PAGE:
Midi In for an Arduino

Discussion in 'Embedded Systems and Microcontrollers' started by Interitus, Oct 17, 2010.

  1. Interitus

    Thread Starter Member

    Nov 8, 2009
    34
    0
    I'm trying to an external MIDI device to control a set of LEDs through my arduino. I've been following the schematics here: http://m.bareille.free.fr/midithrubox/midithrubox.htm And have now tried the setup on this page: http://www.arduino.cc/cgi-bin/yabb2/YaBB.pl?num=1152354897/0
    I have been able to send Midi messages to my arduino from the serial monitor in the arduino IDE, and it responds as expected. But I cant get any response at all from an external Midi device.
    I'm using an Ardweeny, basically an ATmega328p with a programming backpack and status led, a 6N138 optocoupler, and a 74HC14 schmitt trigger. Currently I dont have the circuit hooked up through the schmitt trigger, just directly from the optocoupler. This is how I previously had the circuit hooked up: http://img829.imageshack.us/i/miditestrig1.jpg/ I'm also using jumper wires to just get power from the FTDI chip, so it wont interfere with the serial interface.

    I've spent about two weeks or so trying to get this working, but I cant seem to get any results. I thought it was possibly the cheap drumpad I was using as a midi source, which only outputs on channel 10, but I've eliminated that by purchasing a new keyboard/synthesizer. Now I'm down to thinking that my optocouplers are bad? What else could it be? And if its the optocouplers, how do I test that?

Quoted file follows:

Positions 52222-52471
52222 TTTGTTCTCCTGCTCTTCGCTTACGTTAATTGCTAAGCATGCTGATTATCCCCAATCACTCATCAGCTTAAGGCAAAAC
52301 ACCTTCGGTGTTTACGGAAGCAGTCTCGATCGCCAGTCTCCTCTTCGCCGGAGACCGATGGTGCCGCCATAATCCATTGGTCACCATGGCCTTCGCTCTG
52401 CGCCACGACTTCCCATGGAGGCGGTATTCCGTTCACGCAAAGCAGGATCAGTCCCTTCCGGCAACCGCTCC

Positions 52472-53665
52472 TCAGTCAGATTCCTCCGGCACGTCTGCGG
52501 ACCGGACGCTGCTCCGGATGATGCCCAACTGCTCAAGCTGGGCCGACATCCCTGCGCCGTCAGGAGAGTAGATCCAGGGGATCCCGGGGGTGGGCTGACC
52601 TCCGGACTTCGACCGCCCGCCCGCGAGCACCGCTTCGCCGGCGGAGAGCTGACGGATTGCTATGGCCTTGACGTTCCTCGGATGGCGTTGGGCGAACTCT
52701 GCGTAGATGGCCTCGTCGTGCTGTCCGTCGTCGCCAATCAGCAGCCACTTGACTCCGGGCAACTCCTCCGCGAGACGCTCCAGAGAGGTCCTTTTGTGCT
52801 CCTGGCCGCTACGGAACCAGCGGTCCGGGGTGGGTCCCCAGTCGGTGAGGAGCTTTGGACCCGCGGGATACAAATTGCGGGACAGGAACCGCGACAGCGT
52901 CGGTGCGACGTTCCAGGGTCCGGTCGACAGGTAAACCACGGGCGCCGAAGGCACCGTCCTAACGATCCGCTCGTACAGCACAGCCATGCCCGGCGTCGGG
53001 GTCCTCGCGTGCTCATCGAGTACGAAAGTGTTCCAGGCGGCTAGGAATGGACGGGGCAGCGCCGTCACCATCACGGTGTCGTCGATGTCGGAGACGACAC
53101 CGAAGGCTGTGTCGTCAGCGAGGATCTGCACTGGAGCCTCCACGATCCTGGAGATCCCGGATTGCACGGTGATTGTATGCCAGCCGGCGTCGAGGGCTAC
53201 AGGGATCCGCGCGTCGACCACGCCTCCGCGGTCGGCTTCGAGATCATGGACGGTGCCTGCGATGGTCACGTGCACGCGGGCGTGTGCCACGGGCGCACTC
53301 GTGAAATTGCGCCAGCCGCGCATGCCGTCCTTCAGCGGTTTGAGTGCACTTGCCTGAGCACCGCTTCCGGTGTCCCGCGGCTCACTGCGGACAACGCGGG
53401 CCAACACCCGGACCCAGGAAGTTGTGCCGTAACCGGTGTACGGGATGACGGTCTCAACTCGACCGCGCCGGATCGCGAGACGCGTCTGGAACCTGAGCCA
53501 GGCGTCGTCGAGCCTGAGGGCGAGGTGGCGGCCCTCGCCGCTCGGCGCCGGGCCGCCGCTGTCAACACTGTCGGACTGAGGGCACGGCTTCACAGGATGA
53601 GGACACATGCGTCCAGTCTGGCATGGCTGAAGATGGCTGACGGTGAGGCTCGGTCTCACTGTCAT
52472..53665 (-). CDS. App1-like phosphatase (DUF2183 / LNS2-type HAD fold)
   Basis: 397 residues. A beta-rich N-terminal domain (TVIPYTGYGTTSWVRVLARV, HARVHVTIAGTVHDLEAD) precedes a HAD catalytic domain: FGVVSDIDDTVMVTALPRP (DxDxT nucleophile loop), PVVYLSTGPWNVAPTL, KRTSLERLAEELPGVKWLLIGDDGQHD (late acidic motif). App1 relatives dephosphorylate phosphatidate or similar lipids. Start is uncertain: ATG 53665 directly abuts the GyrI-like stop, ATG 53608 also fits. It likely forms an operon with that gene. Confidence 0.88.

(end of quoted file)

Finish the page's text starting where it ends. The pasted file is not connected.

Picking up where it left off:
2. guitarguy12387

    Active Member

    Apr 10, 2008
    359
    12
    What code are you using?

    Also, the 74HC14 is the inverter, too... how are you doing the inversion if you're not using the schmitt trigger?
     
  3. Interitus

    Thread Starter Member

    Nov 8, 2009
    34
    0
    I'm using some slightly modified code from this page: http://www.arduino.cc/cgi-bin/yabb2/YaBB.pl?num=1187962258/0 My modifications have just been to simplify it a bit for testing, here's the simplified bit:
    Code ( (Unknown Language)):
    1. void loop () {
    2.   if (Serial.available() > 0) {
    3.     blink(); //once to signal at least something arrived
    4.  
    5.     // read the incoming byte:
    6.     incomingByte = Serial.read();
    7.  
    8.     // wait for as status-byte, channel 1, note on
    9.     if (incomingByte== 144){ // note on message starting starting
    10.     // yeaha, we're getting something
    11.     blink();
    12.     blink();
    13.     blink();
    14.     }
    15.  }
    16.  
    17. }
    All the schematics I've seen for midi in to a microcontroller show the input coming straight from the optocoupler to the AVR, without going thru an inverter of any kind. Even in the original schematic I was following, it goes thru the inverter/schmitt trigger twice.
     
  4. guitarguy12387

    Active Member

    Apr 10, 2008
    359
    12
    Ohhh i see i see.

    Well i'd be careful... the hardware note for the code you posted seems to suggest that the optocoupler inverts the signal. You may want to look at the midi protocol spec and see whether or not your hardware needs to invert the signal.